World Bulletin / News Desk
Video-based therapy for families with babies at risk of autism improves infants' engagement, attention and social behaviour, and might reduce their risk chances of developing the condition, the findings of a small scientific study show.
Researchers publishing the findings in The Lancet Psychiatry journal said they showed that using video feedback-based therapy to help parents understand and respond to their baby's early communication style might help modify emerging autism symptoms.
"Targeting the earliest risk markers of autism, such as lack of attention or reduced social interest or engagement, during the first year of life may lessen the development of these symptoms later," said Jonathan Green, a Manchester University professor of child and adolescent psychiatry, who led the study.
People with autism have varying levels of impairment across three areas: social interaction and understanding, repetitive behaviour and interests, and language and communication.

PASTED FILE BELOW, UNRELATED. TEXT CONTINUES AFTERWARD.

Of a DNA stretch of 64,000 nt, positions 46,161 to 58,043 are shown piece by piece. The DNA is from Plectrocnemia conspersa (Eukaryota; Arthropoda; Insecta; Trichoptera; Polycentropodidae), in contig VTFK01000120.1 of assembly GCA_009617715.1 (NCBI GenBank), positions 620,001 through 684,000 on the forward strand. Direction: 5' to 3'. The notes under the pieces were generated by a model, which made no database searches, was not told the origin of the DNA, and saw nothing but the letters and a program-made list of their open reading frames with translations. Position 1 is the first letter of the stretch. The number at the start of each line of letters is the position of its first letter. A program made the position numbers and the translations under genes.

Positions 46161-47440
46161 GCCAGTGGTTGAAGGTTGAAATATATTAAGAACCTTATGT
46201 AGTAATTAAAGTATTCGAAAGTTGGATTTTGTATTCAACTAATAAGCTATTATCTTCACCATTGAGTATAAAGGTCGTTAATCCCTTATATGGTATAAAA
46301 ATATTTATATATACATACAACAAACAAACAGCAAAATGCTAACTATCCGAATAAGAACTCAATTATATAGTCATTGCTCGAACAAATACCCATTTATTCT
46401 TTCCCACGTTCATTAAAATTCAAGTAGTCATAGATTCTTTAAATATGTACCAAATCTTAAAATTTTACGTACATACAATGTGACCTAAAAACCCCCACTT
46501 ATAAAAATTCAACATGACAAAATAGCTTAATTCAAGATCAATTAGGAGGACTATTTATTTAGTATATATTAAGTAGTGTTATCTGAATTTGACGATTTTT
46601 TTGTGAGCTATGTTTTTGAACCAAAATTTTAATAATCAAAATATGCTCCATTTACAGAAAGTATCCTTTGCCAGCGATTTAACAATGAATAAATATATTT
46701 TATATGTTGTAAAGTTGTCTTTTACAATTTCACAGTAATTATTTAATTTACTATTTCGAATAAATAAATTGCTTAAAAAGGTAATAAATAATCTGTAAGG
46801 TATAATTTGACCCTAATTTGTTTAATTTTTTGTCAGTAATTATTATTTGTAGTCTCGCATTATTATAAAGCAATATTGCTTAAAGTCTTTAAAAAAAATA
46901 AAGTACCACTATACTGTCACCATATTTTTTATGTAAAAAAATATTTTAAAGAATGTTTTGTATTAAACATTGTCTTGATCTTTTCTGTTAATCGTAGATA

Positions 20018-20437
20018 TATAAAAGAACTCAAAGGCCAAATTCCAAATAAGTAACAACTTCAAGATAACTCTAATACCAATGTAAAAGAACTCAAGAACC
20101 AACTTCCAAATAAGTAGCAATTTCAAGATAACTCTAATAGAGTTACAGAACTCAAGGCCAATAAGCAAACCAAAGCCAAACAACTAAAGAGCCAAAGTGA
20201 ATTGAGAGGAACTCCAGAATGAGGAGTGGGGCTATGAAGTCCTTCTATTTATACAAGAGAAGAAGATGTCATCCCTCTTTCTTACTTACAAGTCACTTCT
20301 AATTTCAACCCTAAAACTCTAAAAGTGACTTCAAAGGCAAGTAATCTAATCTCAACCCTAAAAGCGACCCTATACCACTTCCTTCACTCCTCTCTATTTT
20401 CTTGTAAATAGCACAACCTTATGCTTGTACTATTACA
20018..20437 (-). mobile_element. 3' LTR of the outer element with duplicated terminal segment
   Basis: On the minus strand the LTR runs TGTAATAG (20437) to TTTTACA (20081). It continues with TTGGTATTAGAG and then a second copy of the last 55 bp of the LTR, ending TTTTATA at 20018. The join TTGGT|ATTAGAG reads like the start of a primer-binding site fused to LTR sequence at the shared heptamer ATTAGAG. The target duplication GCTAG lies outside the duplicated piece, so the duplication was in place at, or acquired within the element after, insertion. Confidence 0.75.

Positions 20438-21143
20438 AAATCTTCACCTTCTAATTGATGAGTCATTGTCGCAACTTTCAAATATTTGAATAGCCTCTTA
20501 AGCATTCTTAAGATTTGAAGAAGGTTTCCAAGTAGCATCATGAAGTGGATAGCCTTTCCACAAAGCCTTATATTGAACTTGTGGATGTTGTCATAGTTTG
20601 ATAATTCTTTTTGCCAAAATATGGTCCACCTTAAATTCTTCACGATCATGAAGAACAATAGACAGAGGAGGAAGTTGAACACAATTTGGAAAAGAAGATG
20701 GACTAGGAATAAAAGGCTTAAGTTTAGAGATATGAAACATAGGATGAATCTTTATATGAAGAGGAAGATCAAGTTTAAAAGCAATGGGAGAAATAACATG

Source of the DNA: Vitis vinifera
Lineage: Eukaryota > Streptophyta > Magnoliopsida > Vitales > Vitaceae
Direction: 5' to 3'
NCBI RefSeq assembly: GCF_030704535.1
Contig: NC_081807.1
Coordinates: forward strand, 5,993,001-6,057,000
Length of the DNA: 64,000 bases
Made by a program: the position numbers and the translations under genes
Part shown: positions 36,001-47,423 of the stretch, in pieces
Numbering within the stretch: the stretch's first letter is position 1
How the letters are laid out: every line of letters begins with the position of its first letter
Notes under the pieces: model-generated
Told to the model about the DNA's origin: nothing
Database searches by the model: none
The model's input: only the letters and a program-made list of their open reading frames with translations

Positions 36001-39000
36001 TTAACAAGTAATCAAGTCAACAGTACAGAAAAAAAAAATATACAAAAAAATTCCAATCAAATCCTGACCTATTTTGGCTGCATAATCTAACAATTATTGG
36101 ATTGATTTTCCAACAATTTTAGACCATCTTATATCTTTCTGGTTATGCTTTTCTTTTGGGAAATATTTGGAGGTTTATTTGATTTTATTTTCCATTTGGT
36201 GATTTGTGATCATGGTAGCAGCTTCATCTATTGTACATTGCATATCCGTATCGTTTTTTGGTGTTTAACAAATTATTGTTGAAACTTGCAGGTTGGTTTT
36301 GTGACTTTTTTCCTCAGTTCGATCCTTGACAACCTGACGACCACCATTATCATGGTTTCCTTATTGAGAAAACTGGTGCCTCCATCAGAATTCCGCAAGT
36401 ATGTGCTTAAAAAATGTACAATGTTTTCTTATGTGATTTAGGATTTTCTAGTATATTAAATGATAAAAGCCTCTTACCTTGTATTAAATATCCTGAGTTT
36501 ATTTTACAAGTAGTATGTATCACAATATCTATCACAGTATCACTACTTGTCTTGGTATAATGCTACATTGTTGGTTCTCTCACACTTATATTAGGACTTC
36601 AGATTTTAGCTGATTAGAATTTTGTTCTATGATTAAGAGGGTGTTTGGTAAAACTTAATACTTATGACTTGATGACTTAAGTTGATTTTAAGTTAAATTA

The exact causes of the neurodevelopmental disorder are not known, but evidence shows they are likely to include a range of genetic and environmental factors.
As many as one in 50 school-age children in the United States are diagnosed with autism, although some of these will be milder cases. In Europe, the rate is around one in 100 children.
In this study, a specially adapted Video Interaction for Promoting Positive Parenting Programme (iBASIS-VIPP) was delivered to babies aged seven to 10 months who had a higher risk of autism because they had an autistic older sibling.
Fifty-four families with a high-risk baby were randomly assigned to get either iBASIS-VIPP or no intervention. The video group got at least six home visits, where a therapist used video feedback to help parents respond to the baby's communication and improve attention, language development and social engagement.
After five months, families who received video therapy showed improvements in infant engagement, attention and social behaviour, suggesting the therapy may be able to modify the emergence of autism-related symptoms, the researchers said.
They also noted, however, that babies in the video group appeared to have a reduced responsiveness to language sounds.
Experts not directly involved in the research praised it as robust and gave a cautious welcome to its findings:
"It will be important to document whether any such changes observed in the children's behaviour persist in the absence of continued intervention," said Melissa Allen, a psychology lecturer and autism specialist at the University of Lancaster.
"Whether these changes are long lasting and can prevent an autism diagnosis remains an open and essential question."